Posts: 1,002
Images: 9
I really am irritated with the current crop of choices today. When the weather improves, I always get the itch for a new bike. I sold my last bike, a '92 Yamaha Virago 750, a couple of years ago to buy parts for my '94 Miata. It was in showroom condition, always garaged and I got a good price for it. (the Yamaha)

I recently went to all the big 4's sites (Honda, H-D, Suzuki, Kawasaki) looking for something in the 450-750 range and was very disappointed. All most all of the mid-range bikes were of the sport bike type. I REALLY like these but I was looking for something like my Virago, a cruiser. If I bought a SportBike I would drive it like a maniac and end up dead or dismembered. There are a couple of cruiser choices but not many. I want another Shaft drive. The Virago's shaft drive was so trouble free, clean and quiet. All I ever did to this bike was oil it and gas it. I just want a Sunday morning cruiser. NEW, not used.

-BobbyW
__________________
BobbyW
AIR# 123

-"You want to make it two inches - or, if you're working in centimeters, make sure it's enough centimeters for two inches."-Red Green
BobbyW is offline   Reply With Quote
Old 03-22-2003, 11:26 AM   #11
Aluminut
 
Silvertwinkie's Avatar
 
2004 25' Safari
. , Illinois
Join Date: Feb 2003
Posts: 10,333
Well put Maurice.

Bobby, get used to it. I hate to say it, but it's a fact of life that if you want it, it's gonna cost a bunch if you want different than the cookie cutter mold.

Regards,

Eric
__________________
Silvertwinkie is offline   Reply With Quote
Old 03-22-2003, 11:46 AM   #12
Rivet Master
 
87MH's Avatar
 
1978 31' Sovereign
Texas Airstream Harbor , Zavalla, in the Deep East Texas Piney Woods on Lake Sam Rayburn
Join Date: Jan 2003
Posts: 2,435
Images: 292
eye contact

I agree with everything that Maurice said - and more.

If you really have the bug, vacation for a couple of days where you can rent a bike. You'd be amazed how unappealing a bike is at the end of an 8 hour day.

On the other hand -- IMHO not much beats a throatty Harley on a nice day.

But, as a daily driver, not a chance.
__________________
Dennis

"Suck it up, spend the bucks, do it right the first time."

WBCCI # 1113
AirForums #1737

Trailer '78 31' Sovereign

Living Large at an Airstream Park on the Largest Lake Totally Contained in Texas
Texas Airstream Harbor, Inc.
87MH is offline   Reply With Quote
Old 03-22-2003, 11:55 AM   #13
4 Rivet Member
 
Join Date: Feb 2003
Posts: 307
RoadKingMoe et al

According to the MSF 70% of all motorcycles accidents are caused by other drivers, which is eye-opening information. Other drivers expect to see cars, a bike is invisible to them.

I am still contemplating what to do. It seems you have to love bikes to begin with. I am considering getting a bike and riding it once a week until I gradually build up my skills level where I can use it more often, about half the time. I will probably stay in a rural or semi-rural region, not in a major metro center.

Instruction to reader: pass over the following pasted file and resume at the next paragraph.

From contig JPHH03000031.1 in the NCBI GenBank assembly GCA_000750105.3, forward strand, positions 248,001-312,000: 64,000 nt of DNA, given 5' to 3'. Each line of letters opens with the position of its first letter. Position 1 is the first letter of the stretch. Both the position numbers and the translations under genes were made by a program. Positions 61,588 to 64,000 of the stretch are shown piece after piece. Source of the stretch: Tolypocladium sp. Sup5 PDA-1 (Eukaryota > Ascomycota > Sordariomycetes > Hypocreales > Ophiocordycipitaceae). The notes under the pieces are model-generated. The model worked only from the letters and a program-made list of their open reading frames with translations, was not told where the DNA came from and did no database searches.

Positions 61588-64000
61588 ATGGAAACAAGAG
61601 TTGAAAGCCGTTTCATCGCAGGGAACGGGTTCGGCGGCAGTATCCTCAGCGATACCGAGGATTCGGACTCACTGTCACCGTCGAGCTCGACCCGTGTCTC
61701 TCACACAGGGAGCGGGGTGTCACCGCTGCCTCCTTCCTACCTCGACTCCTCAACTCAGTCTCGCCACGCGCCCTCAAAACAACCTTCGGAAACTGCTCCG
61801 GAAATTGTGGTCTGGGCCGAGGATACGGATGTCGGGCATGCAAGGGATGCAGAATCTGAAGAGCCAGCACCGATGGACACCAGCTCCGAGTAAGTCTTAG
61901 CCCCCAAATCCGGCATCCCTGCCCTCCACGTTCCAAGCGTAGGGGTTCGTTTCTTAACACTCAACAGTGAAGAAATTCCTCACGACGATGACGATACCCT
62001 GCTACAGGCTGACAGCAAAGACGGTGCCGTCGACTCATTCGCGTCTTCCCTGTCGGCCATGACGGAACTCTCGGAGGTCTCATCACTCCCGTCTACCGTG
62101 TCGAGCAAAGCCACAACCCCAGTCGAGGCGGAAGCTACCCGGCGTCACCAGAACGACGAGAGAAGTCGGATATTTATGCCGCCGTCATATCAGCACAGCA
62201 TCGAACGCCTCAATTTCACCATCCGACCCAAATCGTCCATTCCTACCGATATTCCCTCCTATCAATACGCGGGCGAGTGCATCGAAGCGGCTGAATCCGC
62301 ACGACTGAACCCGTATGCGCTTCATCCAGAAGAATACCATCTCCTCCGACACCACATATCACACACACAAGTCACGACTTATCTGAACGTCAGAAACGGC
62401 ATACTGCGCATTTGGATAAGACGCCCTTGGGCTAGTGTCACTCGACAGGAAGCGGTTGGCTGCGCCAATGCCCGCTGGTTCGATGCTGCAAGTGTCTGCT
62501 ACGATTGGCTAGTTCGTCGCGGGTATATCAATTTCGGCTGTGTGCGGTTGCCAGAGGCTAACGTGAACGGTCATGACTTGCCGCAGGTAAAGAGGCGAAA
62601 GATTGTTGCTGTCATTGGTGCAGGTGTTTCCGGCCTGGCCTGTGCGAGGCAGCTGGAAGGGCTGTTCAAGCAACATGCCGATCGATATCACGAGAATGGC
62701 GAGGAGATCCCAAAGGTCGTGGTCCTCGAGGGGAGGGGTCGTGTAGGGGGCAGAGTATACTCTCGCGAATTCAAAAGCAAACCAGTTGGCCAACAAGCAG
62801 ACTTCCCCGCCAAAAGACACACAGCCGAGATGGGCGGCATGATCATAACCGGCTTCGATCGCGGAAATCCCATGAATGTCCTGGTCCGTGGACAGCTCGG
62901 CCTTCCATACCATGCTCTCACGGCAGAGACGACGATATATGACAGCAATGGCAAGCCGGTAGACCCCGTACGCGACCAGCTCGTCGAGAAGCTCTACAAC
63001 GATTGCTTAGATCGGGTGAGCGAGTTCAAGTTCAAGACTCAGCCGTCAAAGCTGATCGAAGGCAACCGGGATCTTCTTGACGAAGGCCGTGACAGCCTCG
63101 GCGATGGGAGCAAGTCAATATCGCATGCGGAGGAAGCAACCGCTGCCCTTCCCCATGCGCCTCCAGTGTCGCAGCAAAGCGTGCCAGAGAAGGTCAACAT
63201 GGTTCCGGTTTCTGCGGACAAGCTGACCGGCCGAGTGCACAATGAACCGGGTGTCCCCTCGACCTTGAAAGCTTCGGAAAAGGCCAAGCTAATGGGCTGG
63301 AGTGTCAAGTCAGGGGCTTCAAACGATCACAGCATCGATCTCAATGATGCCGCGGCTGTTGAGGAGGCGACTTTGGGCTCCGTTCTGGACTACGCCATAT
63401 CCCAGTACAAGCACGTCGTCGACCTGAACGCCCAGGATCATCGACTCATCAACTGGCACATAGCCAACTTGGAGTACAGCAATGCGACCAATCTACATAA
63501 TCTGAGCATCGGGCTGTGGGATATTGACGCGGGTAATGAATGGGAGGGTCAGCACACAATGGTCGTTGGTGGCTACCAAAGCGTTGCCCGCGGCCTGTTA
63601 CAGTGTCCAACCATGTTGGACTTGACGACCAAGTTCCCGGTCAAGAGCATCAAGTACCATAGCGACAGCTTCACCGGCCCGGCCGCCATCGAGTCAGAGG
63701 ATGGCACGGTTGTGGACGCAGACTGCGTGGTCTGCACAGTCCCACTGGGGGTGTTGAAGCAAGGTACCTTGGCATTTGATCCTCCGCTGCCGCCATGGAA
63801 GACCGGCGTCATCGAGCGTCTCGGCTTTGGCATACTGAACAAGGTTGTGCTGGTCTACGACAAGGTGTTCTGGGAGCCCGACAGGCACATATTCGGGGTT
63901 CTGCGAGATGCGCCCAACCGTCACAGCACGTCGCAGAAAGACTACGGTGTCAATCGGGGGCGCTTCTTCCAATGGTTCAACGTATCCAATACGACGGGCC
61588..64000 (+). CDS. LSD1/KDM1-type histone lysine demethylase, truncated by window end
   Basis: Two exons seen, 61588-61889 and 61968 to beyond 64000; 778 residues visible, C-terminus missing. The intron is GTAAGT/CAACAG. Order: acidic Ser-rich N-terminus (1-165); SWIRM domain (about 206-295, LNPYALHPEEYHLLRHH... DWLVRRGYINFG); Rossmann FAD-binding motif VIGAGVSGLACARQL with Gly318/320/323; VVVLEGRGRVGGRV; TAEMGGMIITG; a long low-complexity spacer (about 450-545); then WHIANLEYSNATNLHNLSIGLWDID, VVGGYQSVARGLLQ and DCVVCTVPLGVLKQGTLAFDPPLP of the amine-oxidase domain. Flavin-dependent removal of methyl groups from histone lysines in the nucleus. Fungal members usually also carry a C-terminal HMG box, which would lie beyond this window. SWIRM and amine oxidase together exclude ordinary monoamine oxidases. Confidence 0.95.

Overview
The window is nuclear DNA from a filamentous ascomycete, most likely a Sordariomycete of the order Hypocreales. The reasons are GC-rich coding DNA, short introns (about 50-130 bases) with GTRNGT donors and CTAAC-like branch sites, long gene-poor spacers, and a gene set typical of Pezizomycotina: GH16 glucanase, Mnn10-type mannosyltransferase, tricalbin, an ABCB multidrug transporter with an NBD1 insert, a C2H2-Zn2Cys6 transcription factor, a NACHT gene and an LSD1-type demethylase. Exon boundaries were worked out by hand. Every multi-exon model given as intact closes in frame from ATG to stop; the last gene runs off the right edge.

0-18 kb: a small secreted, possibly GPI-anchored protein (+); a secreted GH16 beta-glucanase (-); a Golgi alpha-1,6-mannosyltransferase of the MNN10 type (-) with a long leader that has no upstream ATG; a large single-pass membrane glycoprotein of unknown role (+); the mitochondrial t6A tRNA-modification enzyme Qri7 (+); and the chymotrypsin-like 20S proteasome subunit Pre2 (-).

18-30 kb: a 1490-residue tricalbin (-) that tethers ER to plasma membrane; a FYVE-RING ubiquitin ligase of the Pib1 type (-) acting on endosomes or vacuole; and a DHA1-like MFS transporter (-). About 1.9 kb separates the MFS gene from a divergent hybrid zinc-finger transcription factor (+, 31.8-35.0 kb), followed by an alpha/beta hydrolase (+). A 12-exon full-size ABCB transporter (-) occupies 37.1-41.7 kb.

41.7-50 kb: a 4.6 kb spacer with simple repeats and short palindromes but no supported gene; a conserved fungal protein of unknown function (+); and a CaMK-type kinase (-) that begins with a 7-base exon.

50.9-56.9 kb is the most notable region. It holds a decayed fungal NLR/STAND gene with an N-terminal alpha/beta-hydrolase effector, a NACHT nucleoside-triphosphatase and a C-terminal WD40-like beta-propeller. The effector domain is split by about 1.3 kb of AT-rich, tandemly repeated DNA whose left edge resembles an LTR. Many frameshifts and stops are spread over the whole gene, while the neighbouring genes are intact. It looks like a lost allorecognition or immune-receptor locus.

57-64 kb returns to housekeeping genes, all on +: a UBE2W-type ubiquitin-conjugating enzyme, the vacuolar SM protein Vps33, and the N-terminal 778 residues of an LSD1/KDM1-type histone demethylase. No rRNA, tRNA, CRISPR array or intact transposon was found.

john hd

With all due respect, I don't understand (not yet anyway) the HD cult. I am looking for something far more modest, like Honda Shadow or Goldwing. HD, that's an end in itself.
__________________
ipso_facto is offline   Reply With Quote
Old 03-22-2003, 01:25 PM   #14
Retired Moderator
 
john hd's Avatar
 
1992 29' Excella
madison , Wisconsin
Join Date: Aug 2002
Posts: 4,644
Images: 40
me either!

"With all due respect, I don't understand (not yet anyway) the HD cult. I am looking for something far more modest, like Honda Shadow or Goldwing. HD, that's an end in itself."

ipso,

i don't get it either!

i have had harleys way before they were "cool", when i bought my first one dealers were begging people to buy them.

suggestion,

go check if your local community or tech school and see if they have any beginner motorcycle courses.

our local tech school (matc) has a beginners course that is less than 50 bucks. they provide you with everything, helmet bike vests etc. all you need is sturdy shoes and gloves.

if you don't like it and decide to bail, your out a little cash and not stuck with a bike.

plus you get to tip someone eles's bike over! other rather than yours!

some of these courses allow you to get your mc license without a road test at the dmv. you still have to pay for it.

john
__________________

__________________
john hd is offline   Reply With Quote
Reply


Currently Active Users Viewing This Thread: 1 (0 members and 1 guests)
 
Thread Tools Search this Thread
Search this Thread:

Advanced Search
Display Modes

Posting Rules
You may not post new threads
You may not post replies
You may not post attachments
You may not edit your posts

BB code is On
Smilies are On
[IMG] code is On
HTML code is Off
Trackbacks are Off
Pingbacks are Off
Refbacks are Off


Similar Threads
Thread Thread Starter Forum Replies Last Post
interesting daily travel report qqq Our Community 43 07-18-2011 05:00 PM
How to Scare a FlyingJ Tanker Driver to Death swebster Mechanics Corner - Engines, Transmission & More... 24 07-25-2006 10:46 AM
Towing a Small Motorcycle Trailer Behind 25' Safari?? heyskipper Our Community 4 05-07-2003 12:23 PM
Trying to take my motorcycle with me... heyskipper Our Community 19 03-22-2003 10:41 AM
Want to make/buy a Motorcycle for my Land Yacht Jeb Airstream Motorhome Forums 9 08-25-2002 01:21 PM


Virginia Campgrounds

Reviews provided by




Copyright 2002- Social Knowledge, LLC All Rights Reserved.

All times are GMT -6. The time now is 06:50 PM.


Powered by vBulletin® Version 3.8.8 Beta 1
Copyright ©2000 - 2017, Jelsoft Enterprises Ltd.

Airstream is a registered trademark of Airstream Inc. All rights reserved. Airstream trademark used under license to Social Knowledge LLC.